This past fall I co-taught a freshman seminar focused on the Venice Biennale of 2009. Ruth Erickson (a graduate student and curator) and I worked together to produce the syllabus, to plan our trip to Venice, and to conceive projects that would be imaginative and participatory. Not surprisingly, we found extraordinary resources at Penn and at neighboring institutions. The Philadelphia Museum of Art represented the United States at the 2009 Biennale with a retrospective of the work of Bruce Nauman that was awarded the Golden Lion for the best national pavilion. Curators Carlos Basualdo and Erica Battle invited the class to the museum to discuss the artist’s work and the challenges of installing it, and later Erica Battle gave us a tour in Venice as well. We also spoke with Director Claudia Gould and the curators at the ICA about their views of the Biennale. Finally, Aaron Levy, who organized the US architecture pavilion in 2008, gave us a presentation of that exhibition. Through the interventions of these generous individuals, students became familiar with Philadelphia art museums and institutions, their role in organizing major international exhibitions, and about the complexities of mounting such shows.
Ruth and I also sought to make the learning process in the classroom collaborative and interactive. In Venice, students gave reports on selected artists; later they worked in teams to propose the theme for the Biennale of 2011 (many of their ideas were brilliant); they introduced assigned readings; and they gave oral presentations of their final research projects and participated in the discussions that followed.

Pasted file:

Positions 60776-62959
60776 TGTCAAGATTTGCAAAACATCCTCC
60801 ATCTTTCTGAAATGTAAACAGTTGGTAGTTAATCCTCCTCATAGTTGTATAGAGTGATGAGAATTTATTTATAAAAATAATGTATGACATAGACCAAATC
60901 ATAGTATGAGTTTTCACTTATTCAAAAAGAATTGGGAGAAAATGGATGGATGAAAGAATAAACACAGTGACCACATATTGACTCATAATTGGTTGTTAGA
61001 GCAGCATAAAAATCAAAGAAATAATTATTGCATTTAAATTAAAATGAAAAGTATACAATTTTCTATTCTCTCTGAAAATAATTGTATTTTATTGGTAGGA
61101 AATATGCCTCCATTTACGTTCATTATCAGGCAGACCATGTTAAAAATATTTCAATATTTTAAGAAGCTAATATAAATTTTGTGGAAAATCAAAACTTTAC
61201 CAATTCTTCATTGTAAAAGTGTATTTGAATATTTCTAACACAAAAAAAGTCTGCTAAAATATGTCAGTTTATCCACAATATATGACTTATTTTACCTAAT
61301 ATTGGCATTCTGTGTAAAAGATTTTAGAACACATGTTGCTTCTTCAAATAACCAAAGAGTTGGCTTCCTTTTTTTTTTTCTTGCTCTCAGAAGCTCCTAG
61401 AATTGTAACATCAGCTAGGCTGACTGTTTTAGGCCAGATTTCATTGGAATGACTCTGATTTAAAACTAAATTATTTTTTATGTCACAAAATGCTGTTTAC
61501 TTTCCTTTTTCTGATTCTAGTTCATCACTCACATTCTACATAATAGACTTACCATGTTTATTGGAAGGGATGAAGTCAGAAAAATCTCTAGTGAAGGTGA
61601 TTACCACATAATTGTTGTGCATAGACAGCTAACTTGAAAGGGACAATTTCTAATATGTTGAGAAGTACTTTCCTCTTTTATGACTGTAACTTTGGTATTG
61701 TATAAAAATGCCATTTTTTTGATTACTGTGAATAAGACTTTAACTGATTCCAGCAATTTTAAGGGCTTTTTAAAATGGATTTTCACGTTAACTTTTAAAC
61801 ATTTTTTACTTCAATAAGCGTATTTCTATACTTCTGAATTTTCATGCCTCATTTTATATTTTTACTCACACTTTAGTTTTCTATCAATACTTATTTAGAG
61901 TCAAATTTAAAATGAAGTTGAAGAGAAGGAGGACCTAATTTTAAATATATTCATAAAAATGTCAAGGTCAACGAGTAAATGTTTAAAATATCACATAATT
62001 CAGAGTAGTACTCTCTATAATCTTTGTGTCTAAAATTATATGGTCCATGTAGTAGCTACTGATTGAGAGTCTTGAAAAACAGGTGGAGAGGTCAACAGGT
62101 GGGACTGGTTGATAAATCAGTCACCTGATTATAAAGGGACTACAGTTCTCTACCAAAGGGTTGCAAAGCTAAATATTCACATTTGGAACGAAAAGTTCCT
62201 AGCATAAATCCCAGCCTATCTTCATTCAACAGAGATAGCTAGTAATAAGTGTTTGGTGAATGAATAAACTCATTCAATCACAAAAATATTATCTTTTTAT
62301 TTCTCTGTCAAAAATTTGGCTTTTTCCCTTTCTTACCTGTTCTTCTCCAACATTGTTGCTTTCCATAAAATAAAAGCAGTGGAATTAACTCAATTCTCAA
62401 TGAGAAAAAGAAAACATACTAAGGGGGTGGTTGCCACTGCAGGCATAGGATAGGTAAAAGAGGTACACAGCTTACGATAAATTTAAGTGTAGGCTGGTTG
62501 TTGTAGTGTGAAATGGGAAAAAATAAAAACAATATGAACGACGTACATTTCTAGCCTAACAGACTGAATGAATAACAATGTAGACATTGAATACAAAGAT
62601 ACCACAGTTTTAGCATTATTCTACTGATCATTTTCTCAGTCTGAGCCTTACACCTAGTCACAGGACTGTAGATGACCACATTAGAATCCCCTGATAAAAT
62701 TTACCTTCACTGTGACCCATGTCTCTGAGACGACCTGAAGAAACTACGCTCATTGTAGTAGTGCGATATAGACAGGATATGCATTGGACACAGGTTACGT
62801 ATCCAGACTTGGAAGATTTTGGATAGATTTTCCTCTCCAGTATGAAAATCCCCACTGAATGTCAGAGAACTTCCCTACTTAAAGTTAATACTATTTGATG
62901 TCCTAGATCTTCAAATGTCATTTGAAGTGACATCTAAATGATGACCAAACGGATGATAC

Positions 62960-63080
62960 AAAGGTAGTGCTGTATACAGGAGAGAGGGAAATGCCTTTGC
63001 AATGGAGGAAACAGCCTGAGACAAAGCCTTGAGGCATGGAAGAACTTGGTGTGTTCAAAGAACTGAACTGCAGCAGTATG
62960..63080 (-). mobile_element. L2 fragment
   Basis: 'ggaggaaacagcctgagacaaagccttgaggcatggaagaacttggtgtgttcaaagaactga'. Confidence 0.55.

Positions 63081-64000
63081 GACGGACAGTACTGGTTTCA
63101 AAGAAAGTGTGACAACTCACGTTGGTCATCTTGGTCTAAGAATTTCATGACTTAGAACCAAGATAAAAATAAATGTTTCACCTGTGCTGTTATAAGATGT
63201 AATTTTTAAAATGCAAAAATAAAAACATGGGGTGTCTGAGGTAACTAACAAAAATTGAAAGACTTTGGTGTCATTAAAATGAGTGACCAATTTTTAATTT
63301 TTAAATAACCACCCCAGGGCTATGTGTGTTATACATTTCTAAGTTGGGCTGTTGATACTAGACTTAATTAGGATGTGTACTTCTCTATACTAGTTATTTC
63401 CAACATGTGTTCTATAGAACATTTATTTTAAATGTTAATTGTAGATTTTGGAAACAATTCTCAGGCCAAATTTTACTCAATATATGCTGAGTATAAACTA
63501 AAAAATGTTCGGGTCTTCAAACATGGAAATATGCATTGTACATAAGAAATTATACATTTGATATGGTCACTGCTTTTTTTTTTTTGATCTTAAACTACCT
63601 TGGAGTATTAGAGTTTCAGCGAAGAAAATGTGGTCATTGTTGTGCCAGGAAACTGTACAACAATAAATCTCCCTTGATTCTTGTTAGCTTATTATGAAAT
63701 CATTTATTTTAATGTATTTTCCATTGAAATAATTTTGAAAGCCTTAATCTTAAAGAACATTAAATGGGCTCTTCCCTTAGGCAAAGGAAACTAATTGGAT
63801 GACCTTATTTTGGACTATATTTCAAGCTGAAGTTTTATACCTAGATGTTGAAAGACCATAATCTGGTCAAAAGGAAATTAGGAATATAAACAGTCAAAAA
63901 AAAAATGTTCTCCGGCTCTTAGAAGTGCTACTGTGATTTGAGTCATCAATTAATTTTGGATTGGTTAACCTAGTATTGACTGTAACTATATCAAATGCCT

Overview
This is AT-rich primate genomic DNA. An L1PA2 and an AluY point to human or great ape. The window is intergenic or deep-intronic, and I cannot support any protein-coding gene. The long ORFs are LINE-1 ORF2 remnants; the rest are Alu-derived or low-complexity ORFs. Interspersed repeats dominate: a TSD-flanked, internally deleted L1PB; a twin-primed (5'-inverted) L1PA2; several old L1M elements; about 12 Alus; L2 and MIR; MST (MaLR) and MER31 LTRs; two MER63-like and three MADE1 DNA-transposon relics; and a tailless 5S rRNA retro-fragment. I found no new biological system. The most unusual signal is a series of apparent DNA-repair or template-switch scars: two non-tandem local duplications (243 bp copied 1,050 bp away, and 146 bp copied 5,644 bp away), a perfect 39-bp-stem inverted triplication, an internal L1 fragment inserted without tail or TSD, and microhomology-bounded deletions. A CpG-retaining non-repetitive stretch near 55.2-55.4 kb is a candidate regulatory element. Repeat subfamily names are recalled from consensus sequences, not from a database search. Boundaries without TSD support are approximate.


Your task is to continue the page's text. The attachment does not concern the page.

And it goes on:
In each of these seminars, working collaboratively has meant ceding a certain amount of control and redefining the goals of the course; rather than present material that is already familiar to me, I find myself learning along with my co-teachers, co-curators, colleagues, and students. The open-endedness of the process, which involves interacting with a network of individuals with various kinds of expertise and different points of view, has the effect of eroding the usual insider/outsider, teacher/student dichotomies; in my experience it also encourages students to become enthusiastic participants in the process of learning.
Christine Poggi is a professor of the history of art in the School of Arts and Sciences and
a recipient of the 2009 Ira H. Abrams Memorial Award for Distinguished Teaching.
This essay continues the series that began in the fall of 1994 as the joint creation of the
College of Arts and Sciences and the Lindback Society for Distinguished Teaching.
See www.upenn.edu/almanac/teach/teachall.html for the previous essays.